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“Flirting, Watching Clips from Broadway Shows and Nature Documentaries, and Reminding Myself to ‘Suck It Up and Deal With It Now.'”

Happiness interview: Natasha Vargas-Cooper.

My love for all things Twilight, books and movies, both fascinates and puzzles me. Obedient to my Personal Commandment to "Be Gretchen," I wear my passion on my sleeve, and so last year, a movie-critic friend emailed me to say, "Hey, I know you love Twilight stuff. You should check out this review."

I read the attached review of New Moon, and I recently read the review of the new movie Eclipse, and I was blown away by the writing of Natasha Vargas-Cooper and Mary H.K. Choi. This kind of crazy, high-low, jumping style looks playful, but is very, very hard to do well -- pyrotechnical effects combined with real insight and analysis. As G.K. Chesterton observed, "It is easy to be heavy; hard to be light."

I'm a big fan of this writing, but these reviews are crammed with graphic sexual language, curse words, and possibly offensive remarks. So much so that I'm not even going to link to them here, but if you're curious, and don't mind that kind of thing -- and a fan of the Twilight "Saga" of course -- you can look on The Awl where they appeared. Reader, know thyself!

For a broader audience, Natasha has a book that just hit the shelves yesterday, Mad Men Unbuttoned: A Romp Through 1960s America. If you're a Mad Men fan -- and all my favorite people are -- you''ll love it. I confess that I've only seen three episodes; I'm dying to catch up and join the frenzy, but first, I want to watch every episode of Vampire Diaries, the show my sister is now writing for. (Hmmm...odd vampire theme emerging in this post.) Then, Mad Men. I don't have much TV time, but this book made me very impatient to get started.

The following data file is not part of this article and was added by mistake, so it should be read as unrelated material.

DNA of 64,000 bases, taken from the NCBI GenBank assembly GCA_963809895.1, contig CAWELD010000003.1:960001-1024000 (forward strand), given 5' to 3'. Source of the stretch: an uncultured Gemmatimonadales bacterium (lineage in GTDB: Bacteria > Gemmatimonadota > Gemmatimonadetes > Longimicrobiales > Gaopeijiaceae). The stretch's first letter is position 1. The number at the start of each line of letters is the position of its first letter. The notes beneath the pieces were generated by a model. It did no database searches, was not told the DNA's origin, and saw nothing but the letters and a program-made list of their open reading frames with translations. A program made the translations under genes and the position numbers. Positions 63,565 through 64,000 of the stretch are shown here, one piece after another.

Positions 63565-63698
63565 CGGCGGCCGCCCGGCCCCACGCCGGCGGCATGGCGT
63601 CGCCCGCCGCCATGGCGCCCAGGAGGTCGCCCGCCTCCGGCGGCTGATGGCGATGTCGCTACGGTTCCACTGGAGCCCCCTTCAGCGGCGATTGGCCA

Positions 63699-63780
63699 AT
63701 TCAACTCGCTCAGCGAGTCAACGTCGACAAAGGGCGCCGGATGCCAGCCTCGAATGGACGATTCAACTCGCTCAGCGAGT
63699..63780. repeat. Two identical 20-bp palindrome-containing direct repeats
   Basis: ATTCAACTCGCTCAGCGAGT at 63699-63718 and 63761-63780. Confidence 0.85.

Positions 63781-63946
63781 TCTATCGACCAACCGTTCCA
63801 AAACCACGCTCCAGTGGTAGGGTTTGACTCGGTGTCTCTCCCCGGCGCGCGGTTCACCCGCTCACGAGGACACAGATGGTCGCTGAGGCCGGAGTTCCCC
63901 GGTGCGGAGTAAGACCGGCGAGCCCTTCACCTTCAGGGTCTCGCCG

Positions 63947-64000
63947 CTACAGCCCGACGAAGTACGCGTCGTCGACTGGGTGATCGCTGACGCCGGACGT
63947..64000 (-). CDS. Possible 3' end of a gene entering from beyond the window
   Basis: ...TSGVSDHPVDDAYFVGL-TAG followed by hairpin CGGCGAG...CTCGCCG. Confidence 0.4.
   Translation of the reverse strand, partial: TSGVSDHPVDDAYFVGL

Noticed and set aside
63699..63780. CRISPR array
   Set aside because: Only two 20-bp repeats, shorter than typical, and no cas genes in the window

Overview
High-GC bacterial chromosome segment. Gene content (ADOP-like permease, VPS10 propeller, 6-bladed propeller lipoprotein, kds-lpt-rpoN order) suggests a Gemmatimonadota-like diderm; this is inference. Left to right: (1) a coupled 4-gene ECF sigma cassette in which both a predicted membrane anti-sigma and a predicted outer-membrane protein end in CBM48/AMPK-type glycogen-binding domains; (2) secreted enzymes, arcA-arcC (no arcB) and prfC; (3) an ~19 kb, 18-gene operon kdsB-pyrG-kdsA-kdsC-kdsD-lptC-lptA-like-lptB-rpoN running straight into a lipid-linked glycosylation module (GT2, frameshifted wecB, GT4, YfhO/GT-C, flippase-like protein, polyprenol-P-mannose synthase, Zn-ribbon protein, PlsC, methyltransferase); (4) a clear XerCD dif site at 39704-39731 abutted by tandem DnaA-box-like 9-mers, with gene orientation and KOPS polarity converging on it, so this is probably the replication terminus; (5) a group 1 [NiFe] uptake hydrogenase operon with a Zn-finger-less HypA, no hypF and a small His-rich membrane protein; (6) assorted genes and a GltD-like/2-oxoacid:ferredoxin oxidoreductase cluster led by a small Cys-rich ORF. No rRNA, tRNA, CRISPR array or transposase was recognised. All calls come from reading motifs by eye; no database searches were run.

The book is heavily and fabulously illustrated, and highlights intriguing aspects of the Mad Men milieu -- topics like Polaroid, Stewardesses, California Cool, Puffing While Pregnant, Suburban Rococo, Cheever Country, just to name a few. But before I read a word, I turned every page to look at the pictures. I love that 60's look.

I wanted to ask Natasha about her views on happiness.

What’s a simple activity that consistently makes you happier?
Flirting! It’s the first honest answer that popped into my head and I know that it’s true. I am super naturally good at it!

What’s something you know now about happiness that you didn’t know when you were 18 years old?
Mostly that short cuts to happiness will intensify unhappiness later. Avoiding the yucky awful things like break ups, confrontations, quitting jobs so you can simulate being content will eventually make you miserable. So just “suck it up and deal with it now! You’ll thank me,” is what I would say to 18 year old me.

Is there anything you find yourself doing repeatedly that gets in the way of your happiness?
I tend to brood. Once I’m in a bad mood I try to stay there. The sad music comes on, I self induce nostalgia, and mope. Tremendous effort goes into moping.

Is there a happiness mantra or motto that you’ve found very helpful? (e.g., I remind myself to “Be Gretchen.”)